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To BID or Not to BID


Recently there have been comments and concerns voiced about the effort to create a business improvement District (BID) for the Eastside of Santa Barbara. Misconceptions about what a BID is and what it’s not are hampering reasonable discussion.

I am in a BID downtown, pay annual dues, and serve on the Board of Directors. Decades ago, downtown businesses formed a coalition and agreed to assess themselves membership dues in order to promote downtown Santa Barbara and to have a unified voice with a local government. This coalition (Downtown Santa Barbara) also performs sidewalk cleaning and landscape maintenance in the BID under contract with the city. Of the various business organizations in which I have participated during four decades of operating the Paradise Café, it is by far the most useful and provides tangible benefits to the district. In short the downtown BID functions well for its stakeholders, and fosters cohesion and cooperation.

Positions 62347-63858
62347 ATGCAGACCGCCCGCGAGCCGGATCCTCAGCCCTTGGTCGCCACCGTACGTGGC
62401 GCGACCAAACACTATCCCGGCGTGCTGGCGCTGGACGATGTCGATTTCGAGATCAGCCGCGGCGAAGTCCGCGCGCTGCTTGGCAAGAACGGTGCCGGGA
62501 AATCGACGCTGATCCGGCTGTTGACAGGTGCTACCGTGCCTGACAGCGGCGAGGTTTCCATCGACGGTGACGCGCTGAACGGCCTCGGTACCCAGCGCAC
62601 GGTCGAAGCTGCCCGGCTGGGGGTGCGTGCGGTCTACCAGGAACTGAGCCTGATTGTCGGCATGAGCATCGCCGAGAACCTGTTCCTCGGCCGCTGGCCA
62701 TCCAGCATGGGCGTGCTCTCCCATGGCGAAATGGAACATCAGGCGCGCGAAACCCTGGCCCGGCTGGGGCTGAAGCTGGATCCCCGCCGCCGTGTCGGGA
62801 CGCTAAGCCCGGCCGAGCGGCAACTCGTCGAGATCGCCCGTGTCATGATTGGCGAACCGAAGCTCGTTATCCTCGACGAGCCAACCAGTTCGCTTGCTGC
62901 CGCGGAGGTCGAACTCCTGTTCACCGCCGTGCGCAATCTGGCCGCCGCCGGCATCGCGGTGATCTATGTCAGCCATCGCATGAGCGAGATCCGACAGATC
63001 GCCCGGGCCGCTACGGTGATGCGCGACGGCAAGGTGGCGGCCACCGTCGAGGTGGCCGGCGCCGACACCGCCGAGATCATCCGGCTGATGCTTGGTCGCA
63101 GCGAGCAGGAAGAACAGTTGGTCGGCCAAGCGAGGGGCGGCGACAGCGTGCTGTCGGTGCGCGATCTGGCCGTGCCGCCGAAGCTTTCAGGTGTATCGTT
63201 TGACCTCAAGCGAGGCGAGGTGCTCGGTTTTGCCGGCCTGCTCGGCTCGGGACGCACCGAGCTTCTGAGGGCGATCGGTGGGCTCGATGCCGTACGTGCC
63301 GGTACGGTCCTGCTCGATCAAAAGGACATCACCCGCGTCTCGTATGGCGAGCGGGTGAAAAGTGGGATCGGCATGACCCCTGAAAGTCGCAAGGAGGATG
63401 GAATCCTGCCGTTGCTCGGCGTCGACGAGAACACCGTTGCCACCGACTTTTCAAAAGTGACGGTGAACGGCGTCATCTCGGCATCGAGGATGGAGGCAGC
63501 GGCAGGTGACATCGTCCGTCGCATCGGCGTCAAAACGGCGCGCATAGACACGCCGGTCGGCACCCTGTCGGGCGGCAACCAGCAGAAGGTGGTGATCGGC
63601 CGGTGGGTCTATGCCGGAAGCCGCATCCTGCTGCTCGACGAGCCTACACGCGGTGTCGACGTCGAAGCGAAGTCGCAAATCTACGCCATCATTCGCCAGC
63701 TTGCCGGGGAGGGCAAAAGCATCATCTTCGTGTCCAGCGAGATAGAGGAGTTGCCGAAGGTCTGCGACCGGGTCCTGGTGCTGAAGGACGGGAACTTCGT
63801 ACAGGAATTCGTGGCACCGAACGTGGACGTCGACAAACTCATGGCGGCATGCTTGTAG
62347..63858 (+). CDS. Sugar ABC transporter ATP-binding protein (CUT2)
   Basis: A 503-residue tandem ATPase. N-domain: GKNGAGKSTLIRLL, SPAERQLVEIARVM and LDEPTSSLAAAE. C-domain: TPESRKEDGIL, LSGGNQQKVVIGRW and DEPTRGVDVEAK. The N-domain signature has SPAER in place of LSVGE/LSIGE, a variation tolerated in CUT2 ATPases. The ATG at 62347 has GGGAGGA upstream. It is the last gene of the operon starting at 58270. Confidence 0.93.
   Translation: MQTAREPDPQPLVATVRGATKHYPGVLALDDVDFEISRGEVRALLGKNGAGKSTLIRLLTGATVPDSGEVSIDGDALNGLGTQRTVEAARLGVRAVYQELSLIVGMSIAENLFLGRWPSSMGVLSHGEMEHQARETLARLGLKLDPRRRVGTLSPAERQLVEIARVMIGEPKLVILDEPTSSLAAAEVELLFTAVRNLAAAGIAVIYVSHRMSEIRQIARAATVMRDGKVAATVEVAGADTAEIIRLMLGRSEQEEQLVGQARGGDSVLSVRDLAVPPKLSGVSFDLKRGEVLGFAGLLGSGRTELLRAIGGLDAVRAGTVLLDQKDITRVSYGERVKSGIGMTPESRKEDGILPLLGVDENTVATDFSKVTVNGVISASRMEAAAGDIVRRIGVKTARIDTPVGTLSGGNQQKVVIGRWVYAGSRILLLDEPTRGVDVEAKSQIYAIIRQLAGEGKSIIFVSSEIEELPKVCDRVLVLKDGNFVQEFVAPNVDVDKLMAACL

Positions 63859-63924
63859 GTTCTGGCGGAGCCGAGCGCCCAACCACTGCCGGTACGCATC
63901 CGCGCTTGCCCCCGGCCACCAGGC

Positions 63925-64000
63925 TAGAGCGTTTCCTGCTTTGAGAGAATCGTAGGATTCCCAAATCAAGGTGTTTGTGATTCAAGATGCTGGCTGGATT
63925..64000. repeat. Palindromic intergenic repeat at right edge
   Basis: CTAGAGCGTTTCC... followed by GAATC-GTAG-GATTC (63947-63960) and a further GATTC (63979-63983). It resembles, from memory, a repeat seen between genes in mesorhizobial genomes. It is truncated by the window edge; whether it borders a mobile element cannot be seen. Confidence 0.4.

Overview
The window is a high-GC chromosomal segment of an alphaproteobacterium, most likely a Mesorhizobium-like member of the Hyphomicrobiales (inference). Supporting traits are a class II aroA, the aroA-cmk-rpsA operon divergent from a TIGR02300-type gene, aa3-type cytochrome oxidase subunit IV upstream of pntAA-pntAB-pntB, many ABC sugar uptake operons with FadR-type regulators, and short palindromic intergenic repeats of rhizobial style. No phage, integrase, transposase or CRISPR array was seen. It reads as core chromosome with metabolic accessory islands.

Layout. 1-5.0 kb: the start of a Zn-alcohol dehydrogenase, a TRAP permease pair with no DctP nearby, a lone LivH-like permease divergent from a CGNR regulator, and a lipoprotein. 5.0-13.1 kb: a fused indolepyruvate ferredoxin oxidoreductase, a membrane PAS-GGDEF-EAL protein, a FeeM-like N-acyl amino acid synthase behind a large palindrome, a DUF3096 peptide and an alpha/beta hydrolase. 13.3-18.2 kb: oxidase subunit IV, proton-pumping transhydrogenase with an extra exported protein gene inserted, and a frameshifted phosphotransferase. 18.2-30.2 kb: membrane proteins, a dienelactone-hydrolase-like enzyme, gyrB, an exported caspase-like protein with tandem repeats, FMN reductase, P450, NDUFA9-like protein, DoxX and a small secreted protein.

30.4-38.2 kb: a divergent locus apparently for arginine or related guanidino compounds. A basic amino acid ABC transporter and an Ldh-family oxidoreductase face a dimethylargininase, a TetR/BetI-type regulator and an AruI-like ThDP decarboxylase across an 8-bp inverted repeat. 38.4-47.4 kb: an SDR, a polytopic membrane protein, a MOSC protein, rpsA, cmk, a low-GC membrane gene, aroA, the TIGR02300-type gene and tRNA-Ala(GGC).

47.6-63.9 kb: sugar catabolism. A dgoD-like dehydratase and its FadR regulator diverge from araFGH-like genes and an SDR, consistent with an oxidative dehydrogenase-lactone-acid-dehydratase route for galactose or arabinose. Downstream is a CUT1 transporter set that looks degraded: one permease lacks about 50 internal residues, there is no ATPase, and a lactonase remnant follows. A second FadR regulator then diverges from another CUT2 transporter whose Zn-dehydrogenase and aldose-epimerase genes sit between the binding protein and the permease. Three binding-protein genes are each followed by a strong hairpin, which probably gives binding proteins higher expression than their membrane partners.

I do not have a business on the Eastside, and so have no part in either advocacy or opposition to these efforts. I do, however, wholeheartedly support any neighborhood’s attempt at formalizing unity, agreeing on a common purpose, and exercising self-determination. The desire of the stakeholders to pay dues for such purposes will be measured by their votes on the initiative. Certainly the Milpas Community Association, the organizing force in the Eastside BID, is to be admired for its efforts in promoting the Eastside business area and organizing homeless outreach and other programs over the past few years. Whether or not the proposed idea successfully launches will be up to the participants. We should keep all politics and personalities out of this, and let the business owners decide.

Randy Rowse is a member of the Santa Barbara City Council.



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